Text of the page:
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Physical Education: A Possible Way to Decrease Heart Disease Risk in Youth
Last Updated: 12/14/2009

In November 2009, at the annual American Heart Association meeting in Orlando FL, German researchers reported something that many have suspected. That is, daily physical education helps decrease cardiovascular risk among children who come from families of lower economic streams. Children with higher levels of body fat and lower levels of physical activity are considered more susceptible to diabetes, the start of cardiovascular disease and other degenerative conditions that come to fruition in adulthood.

Here are the most significant findings of the study:

  1. Children from poorer neighborhoods, who participated in daily physical education for a year, increased their fat-free mass by 2.6% when compared to children who attended twice a week classes. Fat-free mass refers to either increased lean muscle tissue, decreased body fat or most likely both.
  2. Additional analysis showed an increase in endothelial progenitor cells (in blood vessel walls) with daily exercise, along with a trend for reduced body mass index (BMI). Endothelial progenitor cells have been linked to better vascular health AND the ability to repair vascular damage. People with higher BMI scores have a greater risk for diabetes and heart disease.
  3. Physical fitness measures among children from poorer economic families improved. These measures included maximum oxygen consumption (maxVO2), maximum workload and oxygen uptake at highest levels. The enhancements suggest better working capacity and possibly reduced heart disease risk.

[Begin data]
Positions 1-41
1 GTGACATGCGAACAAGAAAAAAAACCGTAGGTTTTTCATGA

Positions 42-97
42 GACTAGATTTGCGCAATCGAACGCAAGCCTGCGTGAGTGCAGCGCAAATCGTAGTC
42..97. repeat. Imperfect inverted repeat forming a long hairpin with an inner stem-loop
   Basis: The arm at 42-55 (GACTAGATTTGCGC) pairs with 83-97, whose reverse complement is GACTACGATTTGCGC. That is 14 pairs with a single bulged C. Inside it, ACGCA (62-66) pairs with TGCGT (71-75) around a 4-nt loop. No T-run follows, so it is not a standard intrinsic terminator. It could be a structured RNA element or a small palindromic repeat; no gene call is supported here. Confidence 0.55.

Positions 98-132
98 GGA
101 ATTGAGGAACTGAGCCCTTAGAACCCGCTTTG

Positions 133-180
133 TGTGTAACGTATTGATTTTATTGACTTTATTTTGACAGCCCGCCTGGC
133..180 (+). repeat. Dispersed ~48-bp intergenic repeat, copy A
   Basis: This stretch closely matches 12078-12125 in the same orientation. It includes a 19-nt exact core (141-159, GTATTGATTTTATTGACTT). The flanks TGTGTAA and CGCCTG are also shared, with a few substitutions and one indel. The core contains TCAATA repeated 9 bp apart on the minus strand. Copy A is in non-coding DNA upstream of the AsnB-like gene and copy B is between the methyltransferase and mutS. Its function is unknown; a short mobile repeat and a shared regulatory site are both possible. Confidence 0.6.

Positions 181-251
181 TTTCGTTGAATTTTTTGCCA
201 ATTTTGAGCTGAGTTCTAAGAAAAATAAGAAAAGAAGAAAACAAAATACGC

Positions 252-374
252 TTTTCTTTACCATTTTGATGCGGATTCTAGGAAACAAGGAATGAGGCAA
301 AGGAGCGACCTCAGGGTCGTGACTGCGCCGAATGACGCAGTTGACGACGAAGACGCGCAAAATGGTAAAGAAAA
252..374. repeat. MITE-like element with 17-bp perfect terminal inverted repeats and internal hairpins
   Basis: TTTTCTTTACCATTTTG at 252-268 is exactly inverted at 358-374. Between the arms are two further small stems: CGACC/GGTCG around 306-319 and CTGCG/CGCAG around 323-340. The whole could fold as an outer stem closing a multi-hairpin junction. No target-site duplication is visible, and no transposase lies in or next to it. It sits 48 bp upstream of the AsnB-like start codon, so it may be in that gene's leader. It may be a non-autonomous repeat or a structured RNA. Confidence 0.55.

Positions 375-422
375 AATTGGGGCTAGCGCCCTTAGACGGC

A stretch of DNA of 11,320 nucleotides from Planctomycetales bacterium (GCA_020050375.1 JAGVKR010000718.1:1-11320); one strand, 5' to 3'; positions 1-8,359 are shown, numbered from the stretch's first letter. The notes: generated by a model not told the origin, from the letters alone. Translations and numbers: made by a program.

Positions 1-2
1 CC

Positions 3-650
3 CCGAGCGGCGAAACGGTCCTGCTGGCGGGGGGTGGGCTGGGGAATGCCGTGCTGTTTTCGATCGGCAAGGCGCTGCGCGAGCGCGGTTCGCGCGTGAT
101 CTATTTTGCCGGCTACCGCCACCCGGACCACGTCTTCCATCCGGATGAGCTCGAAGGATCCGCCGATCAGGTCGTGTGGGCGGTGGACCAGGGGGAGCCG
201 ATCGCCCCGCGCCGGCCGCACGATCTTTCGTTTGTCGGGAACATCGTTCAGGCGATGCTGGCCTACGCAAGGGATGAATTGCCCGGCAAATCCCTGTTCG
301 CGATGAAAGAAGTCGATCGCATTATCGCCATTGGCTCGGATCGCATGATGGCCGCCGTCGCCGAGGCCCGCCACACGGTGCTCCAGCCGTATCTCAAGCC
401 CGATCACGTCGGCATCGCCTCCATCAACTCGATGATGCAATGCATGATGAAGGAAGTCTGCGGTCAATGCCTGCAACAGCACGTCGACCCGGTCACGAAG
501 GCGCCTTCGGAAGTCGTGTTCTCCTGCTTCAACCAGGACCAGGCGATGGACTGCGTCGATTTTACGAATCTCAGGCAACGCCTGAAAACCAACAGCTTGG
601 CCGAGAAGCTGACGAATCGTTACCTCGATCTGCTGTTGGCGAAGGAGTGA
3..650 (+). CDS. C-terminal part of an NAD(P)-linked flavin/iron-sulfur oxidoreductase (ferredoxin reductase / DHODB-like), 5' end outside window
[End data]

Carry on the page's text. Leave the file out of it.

The researchers (led by Claudia Walther, MD) from the University of Leipzig noted the data suggests that “primary prevention by means of increasing physical activity should start in childhood”. This statement and the study itself reinforce the American Heart Association’s recommendation that schools provide at least 30 minutes of physical activity during the school day.

The fact that children from poorer economic standing had lower fitness levels and higher number of risk factors than children from higher economic communities support a study I performed at the University of Michigan. We found that children from lower socioeconomic communities and neighborhoods had a higher BMI scores, skin folds (a sign of too much body fat) and blood pressures. They also had lower levels of cardiovascular, core and upper body strength and flexibility fitness than those children who came from more affluent areas.

Physical education is a great equalizer. At times, we educators become fixated on making sure that children learn the basics (math/reading skills) and we forget that children need plenty of exercise to help them meet a most basic need: adequate health. Without adequate health no one (adult or child) can perform at optimally.

Charlie Kuntzleman

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